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From the earth, for the earth | What makes organic food "organic"? | Food for thought

MORE on organic agriculture:
Benefits of organic agriculture | Why should I pay more for organic food?
Plateful of pesticides | Who says it's "certified" organic?

 

Have you ever pulled a carrot fresh from the garden and eaten it, dirt and all? Or picked a tomato straight off the vine and bit into it, juice dripping down your chin? Bliss. Organic produce has the ability to retain that heavenly fresh-from-the-earth flavour. What you are tasting is the actual fruit or vegetable, pure and simple. There are no pesticides, fungicides or waxes to mask or contaminate the flavour, and nothing is genetically engineered.

Contrary to what many people think, organic food is not simply "granola" food composed of veggie burgers, yogurt and alfalfa sprouts, and eating organic food does not necessarily mean eating a vegetarian diet. Today, almost any fresh, frozen or processed food has an organic counterpart.

Let's put an end to another myth: Organic food is not inferior in quality to conventional food. In fact, many chefs use organic ingredients in their kitchens because such foods are superior to commercial ingredients in terms of appearance, flavour, freshness and shelf life. Sure, blemished and imperfectly shaped organic fruits and vegetables exist because they are not sprayed or treated with chemicals to create perfect-looking produce. However, such imperfections also exist in commercial produce — they just never reach the stores. Truckloads of commercial apples, for example, are rejected for size, shape and imperfections when they are sorted at the orchard. In organic orchards, because smaller volumes are produced and there is less emphasis on cosmetics, there is less waste and the flavour outshines any visual oddity.

Another belief about organic food is that it's much more expensive than conventionally farmed food but this is not always the case. Particularly in the peak of growing season, organic produce is comparable in price — sometimes cheaper — than commercial produce. Of course, there are some organically grown and processed foods that cost more but there are many reasons for this. The primary one is that the "real" cost of commercial food is higher than what consumers actually pay at the supermarket. (For more information, see Why should I pay more for organics?)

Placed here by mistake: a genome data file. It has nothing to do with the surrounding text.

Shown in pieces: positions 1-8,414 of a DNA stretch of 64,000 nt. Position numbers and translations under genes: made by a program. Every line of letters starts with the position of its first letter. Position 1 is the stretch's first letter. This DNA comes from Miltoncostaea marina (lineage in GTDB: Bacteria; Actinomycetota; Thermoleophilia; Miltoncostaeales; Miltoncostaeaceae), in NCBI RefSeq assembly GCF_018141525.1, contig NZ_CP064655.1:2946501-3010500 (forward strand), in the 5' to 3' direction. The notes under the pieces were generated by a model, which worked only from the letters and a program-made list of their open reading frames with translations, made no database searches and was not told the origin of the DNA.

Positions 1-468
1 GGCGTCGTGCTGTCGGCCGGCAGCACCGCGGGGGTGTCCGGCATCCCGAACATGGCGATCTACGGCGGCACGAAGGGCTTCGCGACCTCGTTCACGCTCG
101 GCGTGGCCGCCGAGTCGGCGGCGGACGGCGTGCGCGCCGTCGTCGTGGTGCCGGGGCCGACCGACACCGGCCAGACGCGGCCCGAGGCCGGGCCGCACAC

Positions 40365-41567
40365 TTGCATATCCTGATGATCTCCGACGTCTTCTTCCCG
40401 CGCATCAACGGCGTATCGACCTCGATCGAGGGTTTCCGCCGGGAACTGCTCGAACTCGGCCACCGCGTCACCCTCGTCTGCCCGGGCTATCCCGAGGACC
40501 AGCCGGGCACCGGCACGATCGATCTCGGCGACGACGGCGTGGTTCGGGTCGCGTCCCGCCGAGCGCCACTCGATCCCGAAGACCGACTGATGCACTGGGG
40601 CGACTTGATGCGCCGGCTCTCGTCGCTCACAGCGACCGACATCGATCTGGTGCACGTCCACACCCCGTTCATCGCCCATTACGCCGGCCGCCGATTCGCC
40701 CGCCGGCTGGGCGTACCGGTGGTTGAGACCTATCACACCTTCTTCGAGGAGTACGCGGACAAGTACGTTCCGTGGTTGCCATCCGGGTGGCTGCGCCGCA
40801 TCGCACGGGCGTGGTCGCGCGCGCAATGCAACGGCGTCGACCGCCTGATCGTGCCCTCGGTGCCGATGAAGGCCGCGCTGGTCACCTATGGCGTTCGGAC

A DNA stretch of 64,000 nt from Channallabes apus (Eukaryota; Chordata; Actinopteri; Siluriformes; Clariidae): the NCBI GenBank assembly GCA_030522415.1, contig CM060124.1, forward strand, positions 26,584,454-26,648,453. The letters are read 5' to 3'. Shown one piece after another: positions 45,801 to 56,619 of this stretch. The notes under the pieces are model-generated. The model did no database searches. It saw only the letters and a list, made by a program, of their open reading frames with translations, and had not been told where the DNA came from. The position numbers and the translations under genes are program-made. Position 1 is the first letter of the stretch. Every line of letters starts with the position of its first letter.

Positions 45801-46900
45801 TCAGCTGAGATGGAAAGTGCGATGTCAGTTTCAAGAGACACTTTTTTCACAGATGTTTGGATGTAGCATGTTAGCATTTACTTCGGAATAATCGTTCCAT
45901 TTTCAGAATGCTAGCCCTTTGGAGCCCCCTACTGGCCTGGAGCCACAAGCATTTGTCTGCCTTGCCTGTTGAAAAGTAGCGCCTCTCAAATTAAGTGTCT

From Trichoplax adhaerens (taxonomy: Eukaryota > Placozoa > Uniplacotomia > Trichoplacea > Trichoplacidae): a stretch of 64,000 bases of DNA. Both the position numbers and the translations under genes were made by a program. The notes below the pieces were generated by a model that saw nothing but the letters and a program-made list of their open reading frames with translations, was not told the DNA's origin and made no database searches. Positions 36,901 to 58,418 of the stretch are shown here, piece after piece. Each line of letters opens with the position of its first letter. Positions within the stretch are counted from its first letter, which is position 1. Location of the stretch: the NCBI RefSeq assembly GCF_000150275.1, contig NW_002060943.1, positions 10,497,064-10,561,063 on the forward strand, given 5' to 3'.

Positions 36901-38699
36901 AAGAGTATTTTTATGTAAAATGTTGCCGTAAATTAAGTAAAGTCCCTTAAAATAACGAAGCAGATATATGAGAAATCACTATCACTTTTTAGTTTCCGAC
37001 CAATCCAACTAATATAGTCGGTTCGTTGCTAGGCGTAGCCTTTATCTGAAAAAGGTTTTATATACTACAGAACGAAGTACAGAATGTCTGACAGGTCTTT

Quite simply, organic food is food that is grown and processed without the use of genetic engineering, synthetic or artificial fertilizers, pesticides, herbicides, fungicides, fumigants, growth regulators, antibiotics, preservatives, dyes, additives, chemical coatings or irradiation. (Most organic-certification standards do allow for a small percentage of non-organic ingredients in processed foods.)

This means that a can of certified-organic chili is not only made exclusively from ingredients (beans, tomatoes, onions, chilies, etc.) grown without toxic chemicals but also was processed without additives such as xanthan gum, disodium guanylate or maltodextrin. It also means that if the organic chili contains beef, the cow was raised without using hormones, growth enhancers or antibiotics and was fed certified-organic grains throughout its life and then was butchered according to organic-certification regulations.


The importance of organic agriculture and a sustainable food system is immeasurable. Show your support for organic growers by purchasing the fruits of their labour in stores, at their farms and local farmers' markets, through community-shared agriculture programs and at restaurants that use organic ingredients. By doing this, you will be enjoying fresh and delicious food and will be making a difference to your health and the environment's.

 

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This text was adapted from The Organic Gourmet, copyright 1998 by (Organic Advocates) Knives & Forks, published by Robert Rose Inc., Toronto.